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able Account Adieu Affection againſt alſo Amuſement anſwer appear becauſe become begin Body certainly charming Children Country dear deareſt extremely fame fear feel firſt fome FRANCES to HENRY Friend give Hand happened happy Harry Head Health hear Heart HENRY to FRANCES hope Hour Idea Indulgence juſt Kind laſt late leaſt leave Letter LETTER LETTER live London look Love Manner Matter mean Mind Morning moſt muſt myſelf Name Nature never Night Occaſion once Pain Paragraph perhaps Perſon Place pleaſed Pleaſure poor Poſt pray preſent Reaſon received Reflection rejoice returned ſaid ſame ſay ſee ſeems ſend Senſe ſet ſhall ſhe ſhould ſince ſome ſometimes ſoon ſpeak Spirits ſtill Subject ſuch ſuffer ſure tell thank theſe Thing thoſe thought Three turn uſed Weather whole Wife wiſh Woman World write wrote yourſelf
Page 28 - Biron they call him; but a merrier man, Within the limit of becoming mirth, I never spent an hour's talk withal : His eye begets occasion for his wit; For every object that the one doth catch, The other turns to a mirth-moving jest...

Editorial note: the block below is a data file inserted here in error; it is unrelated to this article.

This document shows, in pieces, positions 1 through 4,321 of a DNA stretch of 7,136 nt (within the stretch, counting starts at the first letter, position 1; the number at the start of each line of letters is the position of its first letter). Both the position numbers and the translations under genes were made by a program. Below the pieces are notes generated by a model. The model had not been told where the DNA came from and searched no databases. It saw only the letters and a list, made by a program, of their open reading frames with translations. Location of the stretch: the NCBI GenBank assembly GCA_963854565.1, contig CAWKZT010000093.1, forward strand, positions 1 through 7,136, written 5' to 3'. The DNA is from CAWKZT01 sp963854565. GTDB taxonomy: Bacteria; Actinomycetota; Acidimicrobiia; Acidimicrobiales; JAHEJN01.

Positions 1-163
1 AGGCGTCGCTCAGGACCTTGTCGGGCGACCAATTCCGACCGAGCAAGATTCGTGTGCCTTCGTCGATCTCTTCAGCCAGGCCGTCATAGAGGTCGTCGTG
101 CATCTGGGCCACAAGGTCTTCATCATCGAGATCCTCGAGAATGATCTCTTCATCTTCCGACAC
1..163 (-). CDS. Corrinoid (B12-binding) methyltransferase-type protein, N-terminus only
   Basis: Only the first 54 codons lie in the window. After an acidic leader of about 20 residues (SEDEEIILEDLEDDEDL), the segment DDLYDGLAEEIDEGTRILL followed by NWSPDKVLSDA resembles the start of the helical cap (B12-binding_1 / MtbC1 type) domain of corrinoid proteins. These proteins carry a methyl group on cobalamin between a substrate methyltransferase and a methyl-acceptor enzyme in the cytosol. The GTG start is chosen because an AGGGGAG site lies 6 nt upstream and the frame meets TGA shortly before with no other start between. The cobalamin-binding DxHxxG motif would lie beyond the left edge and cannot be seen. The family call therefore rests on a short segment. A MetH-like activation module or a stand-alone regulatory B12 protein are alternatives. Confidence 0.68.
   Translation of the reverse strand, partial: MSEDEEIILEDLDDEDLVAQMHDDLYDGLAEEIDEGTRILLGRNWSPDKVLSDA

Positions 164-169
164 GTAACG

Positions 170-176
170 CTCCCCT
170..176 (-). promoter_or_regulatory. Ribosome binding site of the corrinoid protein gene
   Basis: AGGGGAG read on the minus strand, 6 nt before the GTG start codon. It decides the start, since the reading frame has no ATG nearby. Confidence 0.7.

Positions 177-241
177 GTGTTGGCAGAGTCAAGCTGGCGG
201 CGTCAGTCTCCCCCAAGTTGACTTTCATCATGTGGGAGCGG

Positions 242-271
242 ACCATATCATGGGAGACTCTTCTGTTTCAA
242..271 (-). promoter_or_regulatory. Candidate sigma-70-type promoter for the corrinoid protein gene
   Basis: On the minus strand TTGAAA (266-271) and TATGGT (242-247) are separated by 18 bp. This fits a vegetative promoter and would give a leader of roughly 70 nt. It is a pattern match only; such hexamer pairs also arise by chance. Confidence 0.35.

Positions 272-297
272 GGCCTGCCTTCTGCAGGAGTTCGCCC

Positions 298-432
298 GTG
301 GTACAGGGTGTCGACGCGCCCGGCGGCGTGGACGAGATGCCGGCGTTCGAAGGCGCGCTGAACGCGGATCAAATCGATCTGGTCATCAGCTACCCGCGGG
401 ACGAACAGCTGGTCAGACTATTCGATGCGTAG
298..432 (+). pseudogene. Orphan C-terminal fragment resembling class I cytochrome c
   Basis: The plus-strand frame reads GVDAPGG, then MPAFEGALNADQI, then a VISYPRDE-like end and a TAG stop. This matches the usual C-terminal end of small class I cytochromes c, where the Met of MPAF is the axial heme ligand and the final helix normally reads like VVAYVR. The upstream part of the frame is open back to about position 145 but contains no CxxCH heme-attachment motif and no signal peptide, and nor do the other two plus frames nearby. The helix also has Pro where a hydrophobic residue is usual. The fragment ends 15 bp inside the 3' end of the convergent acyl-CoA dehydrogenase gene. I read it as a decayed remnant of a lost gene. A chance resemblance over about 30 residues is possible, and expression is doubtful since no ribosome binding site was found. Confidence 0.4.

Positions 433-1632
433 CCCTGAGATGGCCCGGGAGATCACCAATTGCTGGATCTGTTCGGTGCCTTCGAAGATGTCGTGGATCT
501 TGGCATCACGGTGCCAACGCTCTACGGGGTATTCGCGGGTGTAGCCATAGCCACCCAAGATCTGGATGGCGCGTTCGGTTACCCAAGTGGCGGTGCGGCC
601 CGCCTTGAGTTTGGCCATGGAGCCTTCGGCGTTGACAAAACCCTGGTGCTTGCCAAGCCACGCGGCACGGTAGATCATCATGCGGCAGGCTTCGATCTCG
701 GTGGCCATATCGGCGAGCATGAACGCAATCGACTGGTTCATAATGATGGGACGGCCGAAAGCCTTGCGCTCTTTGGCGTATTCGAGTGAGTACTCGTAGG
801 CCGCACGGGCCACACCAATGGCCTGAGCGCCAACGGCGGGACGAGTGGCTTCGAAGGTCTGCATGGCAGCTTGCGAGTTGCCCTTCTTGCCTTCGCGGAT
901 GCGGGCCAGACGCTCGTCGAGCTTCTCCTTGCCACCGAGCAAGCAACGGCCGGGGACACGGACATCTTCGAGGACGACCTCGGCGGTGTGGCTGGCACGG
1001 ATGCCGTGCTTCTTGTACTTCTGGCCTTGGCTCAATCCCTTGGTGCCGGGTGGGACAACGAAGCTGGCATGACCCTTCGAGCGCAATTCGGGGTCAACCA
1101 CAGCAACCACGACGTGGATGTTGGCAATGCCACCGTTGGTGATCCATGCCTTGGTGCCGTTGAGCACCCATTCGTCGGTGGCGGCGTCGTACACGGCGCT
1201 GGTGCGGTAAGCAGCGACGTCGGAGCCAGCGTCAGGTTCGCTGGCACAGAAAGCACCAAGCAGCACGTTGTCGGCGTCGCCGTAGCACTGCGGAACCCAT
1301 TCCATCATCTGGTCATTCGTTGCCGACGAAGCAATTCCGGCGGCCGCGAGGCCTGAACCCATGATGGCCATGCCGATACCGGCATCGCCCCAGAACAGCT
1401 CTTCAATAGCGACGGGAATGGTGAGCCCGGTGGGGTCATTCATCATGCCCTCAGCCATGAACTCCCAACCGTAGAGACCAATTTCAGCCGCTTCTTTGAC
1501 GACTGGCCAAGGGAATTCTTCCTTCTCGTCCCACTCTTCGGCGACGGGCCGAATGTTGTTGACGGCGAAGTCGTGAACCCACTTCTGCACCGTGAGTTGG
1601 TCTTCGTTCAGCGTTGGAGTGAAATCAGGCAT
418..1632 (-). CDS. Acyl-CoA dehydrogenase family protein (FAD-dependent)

Page 78 - Like as the culver, on the bared bough Sits mourning for the absence of her mate, And in her songs sends many a wishful vow For his return, that seems to linger late ; So I alone, now left disconsolate, Mourn to myself the absence of my love : And wandering here and there all desolate, Seek with my plaints to match that mournful dove : Ne joy of aught that under...
Page 239 - I am not merry ; but I do beguile The thing I am, by seeming otherwise.
Page 78 - Lilceas the Culver36 on the bared bough fits mourning for the abfence of her mate ; and, in her fongs fends many a wifhful vow, for his return that feems to linger late: So I alone now left difconfolate, mourn to myfelf the abfence of my love : and, wand'ring here and there all defolate, feek with my plaints to match that mournful dove.
Page 107 - Л subject soon exhausts itself with me. You must get some of your volume friends to spin the text for you.
Page 123 - THE heavy hours are almoft paft That part my love and me : My longing eyes may hope at laft, Their only wifh to fee. But how, my Delia, will you meet The man you've loft fo long ? Will love in all your pulfes beat, And tremble on your tongue? Will you in every look declare, Your heart is ftill the fame ; And heal each...